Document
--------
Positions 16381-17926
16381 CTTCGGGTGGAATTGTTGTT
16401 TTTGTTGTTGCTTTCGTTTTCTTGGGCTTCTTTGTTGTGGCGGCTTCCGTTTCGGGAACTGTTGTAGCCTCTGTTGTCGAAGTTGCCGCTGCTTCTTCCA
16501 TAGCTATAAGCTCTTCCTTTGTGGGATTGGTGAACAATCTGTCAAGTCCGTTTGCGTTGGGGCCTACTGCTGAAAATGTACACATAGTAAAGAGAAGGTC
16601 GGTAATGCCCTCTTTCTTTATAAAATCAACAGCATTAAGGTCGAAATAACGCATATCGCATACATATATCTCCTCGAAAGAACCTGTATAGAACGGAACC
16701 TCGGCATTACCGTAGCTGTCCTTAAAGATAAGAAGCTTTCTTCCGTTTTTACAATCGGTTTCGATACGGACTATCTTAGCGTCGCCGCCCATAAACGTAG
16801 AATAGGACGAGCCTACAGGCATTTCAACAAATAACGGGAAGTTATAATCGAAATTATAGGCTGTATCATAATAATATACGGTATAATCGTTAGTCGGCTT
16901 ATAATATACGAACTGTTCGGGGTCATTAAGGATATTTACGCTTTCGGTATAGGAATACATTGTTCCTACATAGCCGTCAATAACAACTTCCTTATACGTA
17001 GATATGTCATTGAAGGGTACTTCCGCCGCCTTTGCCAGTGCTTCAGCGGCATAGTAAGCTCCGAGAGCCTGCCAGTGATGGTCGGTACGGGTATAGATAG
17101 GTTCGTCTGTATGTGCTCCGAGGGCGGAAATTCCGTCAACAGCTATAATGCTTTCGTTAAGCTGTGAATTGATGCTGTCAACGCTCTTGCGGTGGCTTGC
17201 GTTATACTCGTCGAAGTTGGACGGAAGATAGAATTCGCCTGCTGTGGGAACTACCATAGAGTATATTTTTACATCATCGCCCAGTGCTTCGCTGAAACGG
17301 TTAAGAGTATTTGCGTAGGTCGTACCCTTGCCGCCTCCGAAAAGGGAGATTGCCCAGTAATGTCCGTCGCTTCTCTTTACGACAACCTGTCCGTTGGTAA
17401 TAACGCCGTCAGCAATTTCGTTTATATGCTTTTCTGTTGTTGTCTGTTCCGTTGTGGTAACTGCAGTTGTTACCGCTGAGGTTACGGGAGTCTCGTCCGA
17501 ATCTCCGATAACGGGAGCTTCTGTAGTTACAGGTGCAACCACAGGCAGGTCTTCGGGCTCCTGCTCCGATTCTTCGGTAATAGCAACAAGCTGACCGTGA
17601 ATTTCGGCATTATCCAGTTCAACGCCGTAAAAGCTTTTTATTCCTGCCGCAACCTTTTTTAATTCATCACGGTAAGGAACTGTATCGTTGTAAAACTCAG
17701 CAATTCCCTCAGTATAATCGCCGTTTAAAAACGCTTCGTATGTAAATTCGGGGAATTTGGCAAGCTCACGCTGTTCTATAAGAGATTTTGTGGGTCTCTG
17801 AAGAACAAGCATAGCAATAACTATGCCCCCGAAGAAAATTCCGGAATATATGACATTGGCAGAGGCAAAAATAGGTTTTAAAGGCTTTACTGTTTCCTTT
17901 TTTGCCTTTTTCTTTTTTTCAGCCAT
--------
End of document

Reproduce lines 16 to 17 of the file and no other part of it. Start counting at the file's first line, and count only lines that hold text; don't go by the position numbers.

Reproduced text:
17701 CAATTCCCTCAGTATAATCGCCGTTTAAAAACGCTTCGTATGTAAATTCGGGGAATTTGGCAAGCTCACGCTGTTCTATAAGAGATTTTGTGGGTCTCTG
17801 AAGAACAAGCATAGCAATAACTATGCCCCCGAAGAAAATTCCGGAATATATGACATTGGCAGAGGCAAAAATAGGTTTTAAAGGCTTTACTGTTTCCTTT